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Article needs expansion overall, wherever possible or applicable. Introduction especially needs expansion - what distinguishes him from other German WWII generals? LordAmeth 20:11, 11 November 2006 (UTC)
According to the 2004 Encyclopedia Britannica computer disc, Blaskowitz was a "German field marshal," although the date on which he attained that rank was not indicated. —Preceding unsigned comment added by 126.96.36.199 (talk) 18:50, 11 November 2010 (UTC)
- If in fact it said that then it's wrong. Hitler didn't care for him and would have never promoted him to that rank.__188.8.131.52 (talk) 04:07, 4 September 2014 (UTC)
From the description, Gen. Blaskowitz blatantly opposed the SS atrocities. What war crimes was he accused of? What chance did he have of being convicted?
- The specific trial became known as the "High Command Trial," the actual title however was "United States of America v. Wilhelm von Leeb, et al. (Case 12). It was something of a follow-on to the unsuccessful effort at the prior IMT court to establish collective responsibility of the General Staff. The crimes were crimes against peace, war crimes, and crimes against humanity.
- I'm not entirely certain what criteria were used to pick the defendants, who seem an odd mixture; my tentative guess is that the inclusion of Blaskowitz was merely a tragically ironic coincidence; alternatively, perhaps they were aware of his protests and intended to use them as evidence of the 'guilty mind' of high ranking officers and their knowledge of what was going on. 184.108.40.206 17:30, 3 February 2007 (UTC)
I have never seen a less citationed article in wiki. Any citations - factual not reliable. Are his memos to Hitler,etc available? It seems almost myhtical that he could oppose Hitler and the SS so oprnly and return to command and prosper, actually more that mythical,downright impossible(this definitely needs citations.220.127.116.11 (talk) 12:32, 19 February 2008 (UTC)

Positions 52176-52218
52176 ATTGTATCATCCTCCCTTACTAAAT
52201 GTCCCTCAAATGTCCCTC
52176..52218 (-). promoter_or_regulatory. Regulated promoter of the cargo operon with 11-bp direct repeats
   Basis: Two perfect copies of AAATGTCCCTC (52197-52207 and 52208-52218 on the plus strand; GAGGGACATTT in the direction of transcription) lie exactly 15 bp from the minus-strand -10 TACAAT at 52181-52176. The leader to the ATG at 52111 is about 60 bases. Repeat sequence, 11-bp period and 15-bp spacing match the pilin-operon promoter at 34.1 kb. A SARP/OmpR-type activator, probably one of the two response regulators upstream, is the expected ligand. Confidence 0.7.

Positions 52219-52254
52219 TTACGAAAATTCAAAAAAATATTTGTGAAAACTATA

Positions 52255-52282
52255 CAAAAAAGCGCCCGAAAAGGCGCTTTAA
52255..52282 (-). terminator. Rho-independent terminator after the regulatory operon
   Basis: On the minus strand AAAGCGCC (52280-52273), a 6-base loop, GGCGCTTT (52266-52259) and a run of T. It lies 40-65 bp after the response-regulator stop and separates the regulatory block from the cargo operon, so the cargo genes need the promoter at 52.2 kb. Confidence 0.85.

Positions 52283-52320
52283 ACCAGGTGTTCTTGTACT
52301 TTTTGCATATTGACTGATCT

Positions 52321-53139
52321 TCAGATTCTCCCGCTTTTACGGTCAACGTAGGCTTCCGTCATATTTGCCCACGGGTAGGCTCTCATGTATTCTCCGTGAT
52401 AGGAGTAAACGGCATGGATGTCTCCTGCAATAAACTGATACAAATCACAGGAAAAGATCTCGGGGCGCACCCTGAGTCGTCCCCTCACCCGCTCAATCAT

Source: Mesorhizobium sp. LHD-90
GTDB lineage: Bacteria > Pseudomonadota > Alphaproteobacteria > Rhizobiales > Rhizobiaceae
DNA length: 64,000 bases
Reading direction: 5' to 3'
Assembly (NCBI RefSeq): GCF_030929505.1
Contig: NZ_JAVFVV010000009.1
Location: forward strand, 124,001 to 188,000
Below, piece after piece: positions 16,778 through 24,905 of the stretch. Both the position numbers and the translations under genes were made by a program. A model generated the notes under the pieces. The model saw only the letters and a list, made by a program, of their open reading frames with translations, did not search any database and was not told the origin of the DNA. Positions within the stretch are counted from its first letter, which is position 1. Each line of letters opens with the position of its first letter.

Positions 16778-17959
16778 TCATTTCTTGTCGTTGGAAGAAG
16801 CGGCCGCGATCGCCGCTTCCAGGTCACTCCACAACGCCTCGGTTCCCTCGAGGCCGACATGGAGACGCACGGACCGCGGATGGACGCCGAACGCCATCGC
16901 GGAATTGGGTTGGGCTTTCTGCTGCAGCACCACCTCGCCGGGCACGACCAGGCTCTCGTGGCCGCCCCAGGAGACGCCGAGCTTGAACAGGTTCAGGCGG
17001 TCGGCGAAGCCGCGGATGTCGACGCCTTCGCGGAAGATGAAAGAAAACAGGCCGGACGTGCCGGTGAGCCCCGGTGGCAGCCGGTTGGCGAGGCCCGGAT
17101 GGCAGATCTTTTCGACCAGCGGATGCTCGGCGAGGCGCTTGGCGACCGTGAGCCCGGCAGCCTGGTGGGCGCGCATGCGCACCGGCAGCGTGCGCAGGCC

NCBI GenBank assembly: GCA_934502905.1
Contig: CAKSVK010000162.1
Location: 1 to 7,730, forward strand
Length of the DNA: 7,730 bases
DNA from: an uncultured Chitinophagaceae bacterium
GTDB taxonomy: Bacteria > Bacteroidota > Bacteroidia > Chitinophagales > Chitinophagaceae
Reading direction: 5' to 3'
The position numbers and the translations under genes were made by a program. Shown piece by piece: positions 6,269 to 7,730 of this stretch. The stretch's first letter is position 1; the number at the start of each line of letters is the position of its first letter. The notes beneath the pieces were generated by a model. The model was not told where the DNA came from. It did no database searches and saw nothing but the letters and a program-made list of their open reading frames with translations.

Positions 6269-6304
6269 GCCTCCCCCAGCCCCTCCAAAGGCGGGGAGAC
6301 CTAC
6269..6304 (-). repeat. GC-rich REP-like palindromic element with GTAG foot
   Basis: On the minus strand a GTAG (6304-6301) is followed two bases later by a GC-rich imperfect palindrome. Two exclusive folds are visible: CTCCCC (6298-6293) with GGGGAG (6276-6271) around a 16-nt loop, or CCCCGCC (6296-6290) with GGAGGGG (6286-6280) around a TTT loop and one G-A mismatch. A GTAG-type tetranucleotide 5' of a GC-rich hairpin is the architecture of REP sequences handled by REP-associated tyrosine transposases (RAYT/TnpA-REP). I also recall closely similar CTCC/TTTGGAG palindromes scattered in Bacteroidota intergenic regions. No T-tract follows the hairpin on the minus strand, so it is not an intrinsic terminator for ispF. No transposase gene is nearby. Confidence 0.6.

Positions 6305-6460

Blaskowitz or Von Blaskowitz?
This article seems to switch between referring to the general as "Blaskowitz" and as "Von Blaskowitz" at random. The two are not synonymous; "von" designates a member of the junker class. It is a common mistake to randomly insert "von"s into German names, as in the frequent error "Erich von Ludendorff" for WWI's Erich Ludendorff. In this article, the actual article is titled "Johannes Blaskowitz", but then the introduction immediately redubs him "Johannes von Blaskowitz". Which is it? Whoever knows should make appropriate edits to the page to ensure consistency. Segregold (talk) 23:04, 4 May 2008 (UTC)
- It is definitely "Blaskowitz" without "von". I've corrected everything (hopefully). --Bernardoni (talk) 15:26, 28 August 2008 (UTC)
Suicide, or ... ?
Richard Giziowski, in The Enigma of General Blaskowitz — which I confess I haven't read — reportedly argues that Blaskowitz did not commit suicide, but was murdered by other high-ranking Wehrmacht officers who wanted to avoid his disclosures about their crimes during the Nazi era. I was surprised to find that neither this entry, nor the one on German Wiki, reference this theory. I was thinking about buying Giziowski's book. Now I'm wondering how credible its premise might be. Any info out there?
- Hippocrene Books,1996. ISBN-10: 0781805031; ISBN-13: 978-0781805032.